More details about the climate tax and its implementation will be available on the city’s website.

Change Regular Municipal Election to Even Years - 2E
Boulder voters have approved measure 2E, a charter amendment that will move the Regular Municipal Election (council member elections) to even years beginning in 2026. This will shift City Council elections to even-numbered years to be held on the same date as the state general election and will result in council members who are elected in the 2023 and 2025 elections serving three-year terms. The term for the mayor elected in 2023 will increase to three years. Local ballot measures will continue to appear on the ballot on uneven years.

“The goal behind this measure is to increase participation in voting,” said Sarah Huntley, director of Communication and Engagement for the City of Boulder. “Now that it has passed, the city will start making changes to its process for the 2023 election, to reflect the three-year council terms that will be necessary to achieve full implementation in 2026.”

Repeal of Ordinance 8483, Regarding the Annexation of CU South - 2F
While votes are still being counted, it appears Boulder voters have rejected measure 2Fin September 2021, approved the annexation of property known as CU Boulder South, bringing a 308-acre parcel at the southeast edge of Boulder into city limits to allow for significant flood mitigation work. With voters’ rejection of the repeal, this work will continue.

The Annexation Agreement outlines the conditions for annexation of CU South.

The Annexation Agreement’s terms were guided by the Boulder Valley Comprehensive Plan Land Use Designations and Guiding Principles adopted in 2017, direction from advisory boards and City Council over several years and community feedback. The CU South Guiding Principles were incorporated into the BVCP in 2017 to guide agreements between the city and university that will specify future uses, services, utilities and planning for CU South.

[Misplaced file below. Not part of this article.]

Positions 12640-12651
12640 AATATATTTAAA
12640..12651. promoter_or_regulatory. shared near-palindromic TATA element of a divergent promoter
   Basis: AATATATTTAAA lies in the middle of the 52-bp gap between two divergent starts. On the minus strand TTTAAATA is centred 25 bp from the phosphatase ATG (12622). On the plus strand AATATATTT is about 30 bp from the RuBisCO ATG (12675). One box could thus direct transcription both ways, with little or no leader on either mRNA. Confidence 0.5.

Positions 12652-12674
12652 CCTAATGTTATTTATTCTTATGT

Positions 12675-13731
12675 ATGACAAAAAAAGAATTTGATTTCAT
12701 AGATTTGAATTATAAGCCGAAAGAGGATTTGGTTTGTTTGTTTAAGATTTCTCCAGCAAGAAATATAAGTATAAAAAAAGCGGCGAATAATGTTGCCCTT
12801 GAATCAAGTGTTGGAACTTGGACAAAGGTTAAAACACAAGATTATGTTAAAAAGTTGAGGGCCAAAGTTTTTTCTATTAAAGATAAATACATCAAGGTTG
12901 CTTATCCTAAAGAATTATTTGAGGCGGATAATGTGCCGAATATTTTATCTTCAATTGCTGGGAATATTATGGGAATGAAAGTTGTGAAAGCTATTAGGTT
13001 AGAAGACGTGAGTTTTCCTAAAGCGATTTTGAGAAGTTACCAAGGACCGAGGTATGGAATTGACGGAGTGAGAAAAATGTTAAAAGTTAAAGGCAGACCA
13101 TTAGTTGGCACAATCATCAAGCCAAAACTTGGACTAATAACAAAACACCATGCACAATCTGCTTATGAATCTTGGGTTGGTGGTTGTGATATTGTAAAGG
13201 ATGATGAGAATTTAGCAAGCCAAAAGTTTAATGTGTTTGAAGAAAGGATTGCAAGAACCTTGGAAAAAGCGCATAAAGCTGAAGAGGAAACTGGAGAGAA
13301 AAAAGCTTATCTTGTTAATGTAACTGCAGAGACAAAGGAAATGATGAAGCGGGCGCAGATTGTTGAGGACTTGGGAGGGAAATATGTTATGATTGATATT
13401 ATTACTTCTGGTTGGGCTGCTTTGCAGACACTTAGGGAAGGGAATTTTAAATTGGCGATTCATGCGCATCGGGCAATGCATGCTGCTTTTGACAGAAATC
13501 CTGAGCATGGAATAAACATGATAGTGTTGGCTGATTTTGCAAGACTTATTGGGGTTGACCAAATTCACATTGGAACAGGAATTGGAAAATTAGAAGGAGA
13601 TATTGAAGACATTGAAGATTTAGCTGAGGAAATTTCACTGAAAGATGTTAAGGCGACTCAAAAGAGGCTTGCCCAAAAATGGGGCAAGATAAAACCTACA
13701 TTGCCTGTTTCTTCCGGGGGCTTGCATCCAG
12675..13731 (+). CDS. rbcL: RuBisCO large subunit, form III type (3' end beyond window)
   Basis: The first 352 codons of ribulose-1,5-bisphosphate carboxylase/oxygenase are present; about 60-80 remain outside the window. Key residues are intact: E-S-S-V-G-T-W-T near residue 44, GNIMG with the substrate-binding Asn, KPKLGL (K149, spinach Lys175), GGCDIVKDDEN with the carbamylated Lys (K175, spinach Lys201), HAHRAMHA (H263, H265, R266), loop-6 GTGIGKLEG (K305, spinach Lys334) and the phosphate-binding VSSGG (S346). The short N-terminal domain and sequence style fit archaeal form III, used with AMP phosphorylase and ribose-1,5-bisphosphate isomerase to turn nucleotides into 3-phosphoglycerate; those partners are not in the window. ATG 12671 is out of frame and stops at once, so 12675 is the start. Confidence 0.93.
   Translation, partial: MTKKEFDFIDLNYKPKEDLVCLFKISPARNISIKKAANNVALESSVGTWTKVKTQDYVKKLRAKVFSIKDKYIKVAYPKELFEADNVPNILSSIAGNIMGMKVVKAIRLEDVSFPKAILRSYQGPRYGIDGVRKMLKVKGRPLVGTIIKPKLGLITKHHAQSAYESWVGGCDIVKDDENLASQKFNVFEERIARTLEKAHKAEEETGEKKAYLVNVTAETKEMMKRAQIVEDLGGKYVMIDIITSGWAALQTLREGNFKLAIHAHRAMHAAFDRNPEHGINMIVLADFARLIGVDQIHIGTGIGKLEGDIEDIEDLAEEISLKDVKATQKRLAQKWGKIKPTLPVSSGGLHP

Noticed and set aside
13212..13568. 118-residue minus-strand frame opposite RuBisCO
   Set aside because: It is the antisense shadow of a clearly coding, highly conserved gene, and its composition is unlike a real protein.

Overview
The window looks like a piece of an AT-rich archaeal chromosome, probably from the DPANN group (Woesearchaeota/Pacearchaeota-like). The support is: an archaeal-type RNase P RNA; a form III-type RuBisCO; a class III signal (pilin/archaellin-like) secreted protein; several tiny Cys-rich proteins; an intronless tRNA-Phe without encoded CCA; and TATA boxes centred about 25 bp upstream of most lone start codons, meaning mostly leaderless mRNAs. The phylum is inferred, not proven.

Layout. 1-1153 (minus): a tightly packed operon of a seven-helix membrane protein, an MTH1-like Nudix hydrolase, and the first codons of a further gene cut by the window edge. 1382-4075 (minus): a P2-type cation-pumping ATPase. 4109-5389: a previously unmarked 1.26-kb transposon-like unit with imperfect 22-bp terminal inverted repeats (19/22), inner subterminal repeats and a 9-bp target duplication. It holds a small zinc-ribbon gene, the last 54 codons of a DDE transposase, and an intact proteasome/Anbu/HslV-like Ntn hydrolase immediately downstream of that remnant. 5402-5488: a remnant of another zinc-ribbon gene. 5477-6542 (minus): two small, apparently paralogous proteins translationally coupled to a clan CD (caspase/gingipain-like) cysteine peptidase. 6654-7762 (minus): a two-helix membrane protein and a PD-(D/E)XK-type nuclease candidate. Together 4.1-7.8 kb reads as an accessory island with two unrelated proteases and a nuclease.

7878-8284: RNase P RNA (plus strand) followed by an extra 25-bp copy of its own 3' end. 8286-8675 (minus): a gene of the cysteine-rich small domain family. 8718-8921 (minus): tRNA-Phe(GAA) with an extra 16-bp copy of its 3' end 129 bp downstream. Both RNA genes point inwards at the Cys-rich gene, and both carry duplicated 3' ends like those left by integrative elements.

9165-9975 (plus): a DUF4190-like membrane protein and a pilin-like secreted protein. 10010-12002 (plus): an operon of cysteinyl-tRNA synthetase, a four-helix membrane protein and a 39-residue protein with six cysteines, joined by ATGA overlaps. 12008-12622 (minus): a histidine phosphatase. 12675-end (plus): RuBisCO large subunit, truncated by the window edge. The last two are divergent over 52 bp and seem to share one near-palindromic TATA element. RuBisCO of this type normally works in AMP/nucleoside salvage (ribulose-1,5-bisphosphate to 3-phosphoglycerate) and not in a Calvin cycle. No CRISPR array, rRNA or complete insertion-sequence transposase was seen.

The agreement also includes a land donation of 80-acres from the university to the city for open space and flood mitigation along South Boulder Creek.

We are dedicated to prioritizing life and safety issues, while keeping in mind the beauty and value of this area,” said Public Utilities Director Joe Taddeucci. “We’ll continue to work closely with the university throughout the process of implementing the annexation agreement while advancing the flood mitigation project. We are aware there are strong and diverse views about this annexation and are committed to working on behalf of the whole community as we take the next steps.”

Rejection of the ballot measure allows the flood mitigation design and permitting work to continue without delay. Permitting and construction are expected to begin in 2024 with a projected end of construction in 2026.

Charter Clarification of Candidate Issues - 2D
Boulder voters have also approved measure 2D that amends sections 5 and 9 of the Boulder Home Rule Charter to allow candidate to only run for one office at an election, allow a council member whose term does not end at the election to run for mayor without resigning their seat unless the win the office of mayor, fill vacancies for the remainder of the vacated term and change the swearing-in date of newly elected officials as proposed in Ordinance 8540.

Library District Items
While Boulder voters passed 2C, which would repealing the library items in the city charter if a district is approved, the race on whether a district should be formed was still too close to call late Thursday.

For the latest election results, visit Boulder County’s election webpage.